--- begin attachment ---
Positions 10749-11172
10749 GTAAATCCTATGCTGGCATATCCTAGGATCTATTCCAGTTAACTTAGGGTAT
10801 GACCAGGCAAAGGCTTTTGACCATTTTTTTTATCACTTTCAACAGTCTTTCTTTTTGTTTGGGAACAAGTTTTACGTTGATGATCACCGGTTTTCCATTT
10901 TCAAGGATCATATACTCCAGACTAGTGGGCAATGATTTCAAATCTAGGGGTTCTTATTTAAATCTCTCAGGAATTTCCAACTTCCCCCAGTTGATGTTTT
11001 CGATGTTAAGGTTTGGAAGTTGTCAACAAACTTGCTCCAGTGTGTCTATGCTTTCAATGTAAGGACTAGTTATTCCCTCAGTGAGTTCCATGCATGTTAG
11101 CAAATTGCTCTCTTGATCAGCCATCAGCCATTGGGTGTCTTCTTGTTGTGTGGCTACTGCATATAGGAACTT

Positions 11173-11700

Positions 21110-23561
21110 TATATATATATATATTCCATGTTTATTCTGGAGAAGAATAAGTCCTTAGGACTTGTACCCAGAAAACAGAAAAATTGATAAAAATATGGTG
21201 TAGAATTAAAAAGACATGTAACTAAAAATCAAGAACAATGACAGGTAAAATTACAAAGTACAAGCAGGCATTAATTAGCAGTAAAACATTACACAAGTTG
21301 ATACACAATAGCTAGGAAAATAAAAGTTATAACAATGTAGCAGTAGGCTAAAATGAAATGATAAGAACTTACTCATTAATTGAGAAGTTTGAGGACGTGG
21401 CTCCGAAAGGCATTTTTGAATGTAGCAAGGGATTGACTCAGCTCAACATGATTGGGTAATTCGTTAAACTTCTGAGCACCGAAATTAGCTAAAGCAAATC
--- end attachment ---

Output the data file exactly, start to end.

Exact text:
Positions 10749-11172
10749 GTAAATCCTATGCTGGCATATCCTAGGATCTATTCCAGTTAACTTAGGGTAT
10801 GACCAGGCAAAGGCTTTTGACCATTTTTTTTATCACTTTCAACAGTCTTTCTTTTTGTTTGGGAACAAGTTTTACGTTGATGATCACCGGTTTTCCATTT
10901 TCAAGGATCATATACTCCAGACTAGTGGGCAATGATTTCAAATCTAGGGGTTCTTATTTAAATCTCTCAGGAATTTCCAACTTCCCCCAGTTGATGTTTT
11001 CGATGTTAAGGTTTGGAAGTTGTCAACAAACTTGCTCCAGTGTGTCTATGCTTTCAATGTAAGGACTAGTTATTCCCTCAGTGAGTTCCATGCATGTTAG
11101 CAAATTGCTCTCTTGATCAGCCATCAGCCATTGGGTGTCTTCTTGTTGTGTGGCTACTGCATATAGGAACTT

Positions 11173-11700

Positions 21110-23561
21110 TATATATATATATATTCCATGTTTATTCTGGAGAAGAATAAGTCCTTAGGACTTGTACCCAGAAAACAGAAAAATTGATAAAAATATGGTG
21201 TAGAATTAAAAAGACATGTAACTAAAAATCAAGAACAATGACAGGTAAAATTACAAAGTACAAGCAGGCATTAATTAGCAGTAAAACATTACACAAGTTG
21301 ATACACAATAGCTAGGAAAATAAAAGTTATAACAATGTAGCAGTAGGCTAAAATGAAATGATAAGAACTTACTCATTAATTGAGAAGTTTGAGGACGTGG
21401 CTCCGAAAGGCATTTTTGAATGTAGCAAGGGATTGACTCAGCTCAACATGATTGGGTAATTCGTTAAACTTCTGAGCACCGAAATTAGCTAAAGCAAATC